Since 1977, only Swede Mikael Pernfors (1984-85 – University of Georgia), Devvarman (2007-2008 – University of Virginia) and American Steve Johnson (University of Southern California 2011-2012) have won back-to-back NCAA singles titles.
Joking about Johnson, whose current ATP ranking is No. 45, Devvarman said, “Steve let me hold the record for about two years.”
Devvarman added about his collegiate success, “I’m really happy with it but I would have taken the team title over that. On the bright side I think Virginia won four of the last five years.”
Having reached the NCAA final in 2006, Devvarman said, “it would have been easy after a final to drop off but my coaches pushed me. We always knew I was going to play pro so it was all focused on developing.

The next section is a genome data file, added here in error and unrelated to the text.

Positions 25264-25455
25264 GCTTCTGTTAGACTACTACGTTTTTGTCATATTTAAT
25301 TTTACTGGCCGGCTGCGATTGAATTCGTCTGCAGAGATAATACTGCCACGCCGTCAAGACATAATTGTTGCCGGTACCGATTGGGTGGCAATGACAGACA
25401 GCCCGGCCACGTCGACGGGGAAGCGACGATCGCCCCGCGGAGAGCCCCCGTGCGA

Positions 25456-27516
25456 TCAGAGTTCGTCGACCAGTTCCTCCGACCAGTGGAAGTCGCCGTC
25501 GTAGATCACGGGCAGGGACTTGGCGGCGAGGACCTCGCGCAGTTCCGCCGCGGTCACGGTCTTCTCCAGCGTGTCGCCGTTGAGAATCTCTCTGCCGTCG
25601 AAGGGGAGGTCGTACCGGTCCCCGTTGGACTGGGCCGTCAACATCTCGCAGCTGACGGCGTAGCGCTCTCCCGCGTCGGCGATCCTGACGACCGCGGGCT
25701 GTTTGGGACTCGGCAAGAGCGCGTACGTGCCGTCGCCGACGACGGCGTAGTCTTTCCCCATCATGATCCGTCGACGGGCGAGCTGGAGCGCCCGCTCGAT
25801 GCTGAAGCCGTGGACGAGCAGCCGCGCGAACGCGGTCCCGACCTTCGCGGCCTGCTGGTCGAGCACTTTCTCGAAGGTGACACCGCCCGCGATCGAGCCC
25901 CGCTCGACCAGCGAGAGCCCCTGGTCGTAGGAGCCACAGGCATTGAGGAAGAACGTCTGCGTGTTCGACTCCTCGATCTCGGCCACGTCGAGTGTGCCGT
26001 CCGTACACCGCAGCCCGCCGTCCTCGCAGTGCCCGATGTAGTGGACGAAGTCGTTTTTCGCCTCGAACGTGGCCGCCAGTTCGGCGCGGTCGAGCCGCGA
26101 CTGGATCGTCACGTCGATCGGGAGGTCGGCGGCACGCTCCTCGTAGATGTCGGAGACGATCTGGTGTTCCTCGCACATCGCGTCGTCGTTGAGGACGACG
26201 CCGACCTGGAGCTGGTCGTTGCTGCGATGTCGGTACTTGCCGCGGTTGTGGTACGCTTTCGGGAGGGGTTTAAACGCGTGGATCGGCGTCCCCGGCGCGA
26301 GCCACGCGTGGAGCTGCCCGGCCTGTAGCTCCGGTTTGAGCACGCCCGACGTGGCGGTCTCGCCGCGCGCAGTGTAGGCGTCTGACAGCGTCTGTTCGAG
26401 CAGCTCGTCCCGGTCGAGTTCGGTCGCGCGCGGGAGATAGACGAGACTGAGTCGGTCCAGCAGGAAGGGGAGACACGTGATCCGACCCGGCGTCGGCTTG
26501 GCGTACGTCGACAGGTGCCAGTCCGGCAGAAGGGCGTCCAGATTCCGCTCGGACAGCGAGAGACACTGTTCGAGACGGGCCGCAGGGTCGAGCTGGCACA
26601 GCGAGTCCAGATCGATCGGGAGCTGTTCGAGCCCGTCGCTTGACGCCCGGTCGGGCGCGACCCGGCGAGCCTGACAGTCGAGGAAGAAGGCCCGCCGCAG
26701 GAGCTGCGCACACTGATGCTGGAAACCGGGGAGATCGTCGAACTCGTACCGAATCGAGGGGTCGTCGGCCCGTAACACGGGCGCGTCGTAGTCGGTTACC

“Those two NCAA titles obviously justified that. And it makes me feel good looking back because what’s there is there. If you ask me Steve Johnson is the greatest college tennis player of all-time – he won two back-to-back NCAAs and four team championships. That’s going to be pretty hard to beat.”
Looking back, Devvarman, who has a sociology degree from the University of Virginia, said, “more than anything else, I’m just a huge fan of Virginia athletics. They obviously personally changed my life but not just that there’s a certain feel and a certain connect I still have with UVA. I go back, I own a home there. I stay in touch with the team, there’s an emotional connect. It’s hard to explain. I’m indebted to the team for life and I’m a huge alum, a huge fan and I always want them to do well.”